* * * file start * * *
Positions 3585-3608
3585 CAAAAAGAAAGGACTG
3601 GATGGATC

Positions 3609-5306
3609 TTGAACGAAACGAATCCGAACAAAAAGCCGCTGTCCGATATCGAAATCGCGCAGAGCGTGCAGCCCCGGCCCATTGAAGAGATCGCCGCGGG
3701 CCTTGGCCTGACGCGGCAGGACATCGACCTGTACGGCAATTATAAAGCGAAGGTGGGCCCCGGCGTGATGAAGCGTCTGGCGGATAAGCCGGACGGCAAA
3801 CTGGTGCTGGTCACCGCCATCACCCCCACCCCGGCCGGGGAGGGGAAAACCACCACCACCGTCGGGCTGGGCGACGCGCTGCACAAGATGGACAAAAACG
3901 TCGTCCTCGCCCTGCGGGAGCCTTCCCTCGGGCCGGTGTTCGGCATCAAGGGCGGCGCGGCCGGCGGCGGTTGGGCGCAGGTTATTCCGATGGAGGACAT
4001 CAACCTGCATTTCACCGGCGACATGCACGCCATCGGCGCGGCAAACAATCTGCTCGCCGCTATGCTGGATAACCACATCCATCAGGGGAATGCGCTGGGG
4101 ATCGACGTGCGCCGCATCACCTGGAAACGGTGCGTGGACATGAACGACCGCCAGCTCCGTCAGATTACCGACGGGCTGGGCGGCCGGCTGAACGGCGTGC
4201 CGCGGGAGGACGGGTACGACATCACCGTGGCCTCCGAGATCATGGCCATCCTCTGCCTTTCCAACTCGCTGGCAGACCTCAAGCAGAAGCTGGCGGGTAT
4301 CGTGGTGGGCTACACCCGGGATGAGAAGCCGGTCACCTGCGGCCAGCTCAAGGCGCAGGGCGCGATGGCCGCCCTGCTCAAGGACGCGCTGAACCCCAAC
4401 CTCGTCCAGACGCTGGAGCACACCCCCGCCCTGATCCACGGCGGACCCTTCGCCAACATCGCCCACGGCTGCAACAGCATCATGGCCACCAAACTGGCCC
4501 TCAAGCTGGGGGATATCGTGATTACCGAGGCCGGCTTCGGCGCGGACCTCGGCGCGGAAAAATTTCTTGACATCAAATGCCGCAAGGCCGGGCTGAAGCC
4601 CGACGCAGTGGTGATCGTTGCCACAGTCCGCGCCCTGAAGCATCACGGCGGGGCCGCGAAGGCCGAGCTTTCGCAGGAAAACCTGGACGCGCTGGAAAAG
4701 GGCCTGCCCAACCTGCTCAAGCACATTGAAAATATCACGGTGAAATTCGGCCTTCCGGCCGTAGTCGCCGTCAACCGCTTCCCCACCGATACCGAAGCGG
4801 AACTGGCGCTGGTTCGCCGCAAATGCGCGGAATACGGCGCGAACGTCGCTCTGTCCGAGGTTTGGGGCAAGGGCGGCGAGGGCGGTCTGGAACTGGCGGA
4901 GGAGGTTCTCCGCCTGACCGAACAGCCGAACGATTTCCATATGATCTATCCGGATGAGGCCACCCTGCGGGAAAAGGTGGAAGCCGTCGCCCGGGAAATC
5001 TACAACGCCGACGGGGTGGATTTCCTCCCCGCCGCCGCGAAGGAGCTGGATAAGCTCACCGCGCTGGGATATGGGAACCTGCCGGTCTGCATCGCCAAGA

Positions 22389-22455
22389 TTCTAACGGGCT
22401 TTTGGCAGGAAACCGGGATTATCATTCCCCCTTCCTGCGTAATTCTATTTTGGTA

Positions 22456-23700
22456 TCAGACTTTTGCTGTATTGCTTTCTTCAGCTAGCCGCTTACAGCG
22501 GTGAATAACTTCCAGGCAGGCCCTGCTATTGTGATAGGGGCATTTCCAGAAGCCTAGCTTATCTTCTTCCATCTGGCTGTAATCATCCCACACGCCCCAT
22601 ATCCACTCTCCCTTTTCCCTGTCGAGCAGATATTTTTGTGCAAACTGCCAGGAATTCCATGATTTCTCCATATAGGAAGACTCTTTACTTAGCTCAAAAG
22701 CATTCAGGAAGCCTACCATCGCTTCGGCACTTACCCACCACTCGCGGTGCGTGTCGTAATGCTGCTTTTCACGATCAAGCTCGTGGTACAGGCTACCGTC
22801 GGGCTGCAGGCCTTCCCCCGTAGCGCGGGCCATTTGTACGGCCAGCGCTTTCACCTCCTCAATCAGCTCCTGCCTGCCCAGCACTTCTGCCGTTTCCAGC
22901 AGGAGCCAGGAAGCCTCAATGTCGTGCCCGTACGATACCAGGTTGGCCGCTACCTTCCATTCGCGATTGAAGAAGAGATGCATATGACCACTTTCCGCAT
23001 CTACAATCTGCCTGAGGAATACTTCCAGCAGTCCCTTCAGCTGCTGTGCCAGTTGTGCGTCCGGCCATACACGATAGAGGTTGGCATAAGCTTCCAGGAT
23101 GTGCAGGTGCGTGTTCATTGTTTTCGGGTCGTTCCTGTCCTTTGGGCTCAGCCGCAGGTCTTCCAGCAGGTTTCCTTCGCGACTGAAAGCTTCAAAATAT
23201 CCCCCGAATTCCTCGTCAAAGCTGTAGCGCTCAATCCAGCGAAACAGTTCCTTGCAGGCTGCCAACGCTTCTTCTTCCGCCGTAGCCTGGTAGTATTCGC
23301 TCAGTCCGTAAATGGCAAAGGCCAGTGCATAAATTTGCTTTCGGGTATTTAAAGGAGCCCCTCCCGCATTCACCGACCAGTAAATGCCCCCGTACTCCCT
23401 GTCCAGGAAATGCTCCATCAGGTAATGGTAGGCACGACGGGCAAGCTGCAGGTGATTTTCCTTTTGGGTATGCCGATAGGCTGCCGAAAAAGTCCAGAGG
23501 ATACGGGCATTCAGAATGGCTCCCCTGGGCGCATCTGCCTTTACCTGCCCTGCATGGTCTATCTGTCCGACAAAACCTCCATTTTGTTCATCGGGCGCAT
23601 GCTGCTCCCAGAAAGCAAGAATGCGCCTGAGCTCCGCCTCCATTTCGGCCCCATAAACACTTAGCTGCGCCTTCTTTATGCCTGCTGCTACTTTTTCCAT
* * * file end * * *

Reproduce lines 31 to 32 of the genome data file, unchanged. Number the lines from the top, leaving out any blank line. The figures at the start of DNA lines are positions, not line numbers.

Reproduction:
23101 GTGCAGGTGCGTGTTCATTGTTTTCGGGTCGTTCCTGTCCTTTGGGCTCAGCCGCAGGTCTTCCAGCAGGTTTCCTTCGCGACTGAAAGCTTCAAAATAT
23201 CCCCCGAATTCCTCGTCAAAGCTGTAGCGCTCAATCCAGCGAAACAGTTCCTTGCAGGCTGCCAACGCTTCTTCTTCCGCCGTAGCCTGGTAGTATTCGC